Part Two in a Three Part Series
This type of light pollution is caused by misuse or neglect of light sources. Common examples of over-illumination are street lights that don’t have their schedules properly adjusted for daylight savings time, or interior lights that are left on when not in use (leaving a room without turning off the lights). Mistakes such as these can add up to enormous wastes of energy, raise utility costs, and disrupt the natural day/night cycle.
2. Light Trespass
This term refers to unwanted light shining onto someone’s property, such as a neon sign that shines into a residential area. Not only is this form of light pollution disturbing to those who are affected, it is actually considered to be a crime in some areas.
3. Light Clutter
This is a term used to describe an overly-dense placement of artificial light. The irresponsible placement of, for example, street lights or neon signs interferes with night vision and, if strong enough, could disturb the nocturnal systems of animals.
Glare is produced when ambient light reflects off a surface and disrupts vision. Everyone has experienced glare while driving when the sun reflects off a wet road, or off the windows of nearby buildings. Glare is obviously hazardous for motorists, but can also cause be sources of distraction or discomfort for people at home or at work.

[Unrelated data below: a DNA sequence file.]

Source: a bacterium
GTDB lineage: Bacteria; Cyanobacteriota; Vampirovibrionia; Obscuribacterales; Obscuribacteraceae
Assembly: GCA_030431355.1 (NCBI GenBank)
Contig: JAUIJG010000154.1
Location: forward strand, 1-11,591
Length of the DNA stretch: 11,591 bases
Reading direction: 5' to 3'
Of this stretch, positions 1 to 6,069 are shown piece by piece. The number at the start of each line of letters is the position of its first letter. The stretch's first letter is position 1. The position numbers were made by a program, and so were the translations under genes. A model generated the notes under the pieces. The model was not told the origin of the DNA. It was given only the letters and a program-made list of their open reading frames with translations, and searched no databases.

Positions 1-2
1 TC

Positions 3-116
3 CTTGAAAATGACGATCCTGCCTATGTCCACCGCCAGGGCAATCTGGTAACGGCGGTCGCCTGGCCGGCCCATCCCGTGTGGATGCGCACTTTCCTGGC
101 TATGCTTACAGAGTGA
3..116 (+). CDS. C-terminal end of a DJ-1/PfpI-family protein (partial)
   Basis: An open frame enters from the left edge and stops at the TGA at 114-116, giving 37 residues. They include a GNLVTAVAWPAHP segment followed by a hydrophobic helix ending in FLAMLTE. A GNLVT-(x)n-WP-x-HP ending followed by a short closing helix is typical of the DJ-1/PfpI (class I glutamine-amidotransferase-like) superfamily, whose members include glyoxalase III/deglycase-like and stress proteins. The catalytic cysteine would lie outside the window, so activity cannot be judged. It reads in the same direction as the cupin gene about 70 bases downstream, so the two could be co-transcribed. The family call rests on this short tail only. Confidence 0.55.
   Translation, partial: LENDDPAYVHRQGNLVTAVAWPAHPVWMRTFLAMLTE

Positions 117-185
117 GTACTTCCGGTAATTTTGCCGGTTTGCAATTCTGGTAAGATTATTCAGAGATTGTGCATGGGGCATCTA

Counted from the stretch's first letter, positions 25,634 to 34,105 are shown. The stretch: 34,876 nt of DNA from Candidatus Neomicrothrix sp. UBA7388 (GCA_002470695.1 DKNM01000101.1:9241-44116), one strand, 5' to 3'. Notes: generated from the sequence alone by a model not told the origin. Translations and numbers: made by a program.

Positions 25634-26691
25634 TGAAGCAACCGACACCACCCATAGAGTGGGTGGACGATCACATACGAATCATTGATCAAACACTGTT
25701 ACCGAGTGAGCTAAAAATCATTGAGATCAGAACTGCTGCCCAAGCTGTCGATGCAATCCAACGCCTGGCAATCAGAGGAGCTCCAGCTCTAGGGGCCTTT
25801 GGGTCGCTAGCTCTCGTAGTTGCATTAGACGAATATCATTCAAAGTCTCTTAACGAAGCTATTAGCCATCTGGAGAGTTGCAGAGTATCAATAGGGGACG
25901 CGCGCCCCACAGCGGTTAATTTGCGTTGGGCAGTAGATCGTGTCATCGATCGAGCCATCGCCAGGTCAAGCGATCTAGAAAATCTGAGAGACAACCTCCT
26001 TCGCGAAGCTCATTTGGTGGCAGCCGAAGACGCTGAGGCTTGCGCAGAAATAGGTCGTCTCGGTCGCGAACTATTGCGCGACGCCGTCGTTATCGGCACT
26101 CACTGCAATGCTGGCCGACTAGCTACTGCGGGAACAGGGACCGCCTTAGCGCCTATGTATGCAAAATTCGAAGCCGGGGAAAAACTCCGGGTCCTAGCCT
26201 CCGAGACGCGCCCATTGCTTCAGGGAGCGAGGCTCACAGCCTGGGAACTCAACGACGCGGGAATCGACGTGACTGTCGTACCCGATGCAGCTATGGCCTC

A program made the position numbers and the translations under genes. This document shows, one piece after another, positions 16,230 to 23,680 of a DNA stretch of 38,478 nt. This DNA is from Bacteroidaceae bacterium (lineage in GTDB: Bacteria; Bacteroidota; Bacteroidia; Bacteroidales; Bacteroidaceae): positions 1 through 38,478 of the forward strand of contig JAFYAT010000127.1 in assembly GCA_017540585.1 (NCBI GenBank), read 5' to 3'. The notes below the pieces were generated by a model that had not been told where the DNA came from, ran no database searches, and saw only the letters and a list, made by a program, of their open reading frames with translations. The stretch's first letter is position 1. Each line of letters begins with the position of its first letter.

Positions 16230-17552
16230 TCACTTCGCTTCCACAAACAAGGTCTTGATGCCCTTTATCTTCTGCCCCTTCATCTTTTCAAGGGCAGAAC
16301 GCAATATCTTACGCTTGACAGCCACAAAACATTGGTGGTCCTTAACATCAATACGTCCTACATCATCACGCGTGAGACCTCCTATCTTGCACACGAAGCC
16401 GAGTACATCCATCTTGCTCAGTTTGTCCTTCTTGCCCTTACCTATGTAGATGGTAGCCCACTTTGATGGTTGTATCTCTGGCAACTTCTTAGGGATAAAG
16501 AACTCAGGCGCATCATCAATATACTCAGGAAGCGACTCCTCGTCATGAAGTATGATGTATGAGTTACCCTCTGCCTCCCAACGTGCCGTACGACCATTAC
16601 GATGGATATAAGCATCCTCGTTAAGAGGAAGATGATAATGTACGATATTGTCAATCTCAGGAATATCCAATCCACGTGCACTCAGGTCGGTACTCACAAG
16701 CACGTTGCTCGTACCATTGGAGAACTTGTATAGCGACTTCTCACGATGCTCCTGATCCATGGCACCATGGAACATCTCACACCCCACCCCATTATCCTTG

5. Sky Glow
Looking at a big city at night from a distance, have you ever noticed a dome of light that covers it? That dome is created by artificial light, such as the light from homes, signs, street lights, and businesses, escaping into the atmosphere, where it is reflected back down and scattered out in all directions. Sky glow is obviously detrimental to the natural cycles of lightness and darkness for humans and animals that live within the city, but can also affect those that live outside the city limits. Sky glow can even make it more difficult for planes to navigate at night.
Kind words from clients around BC.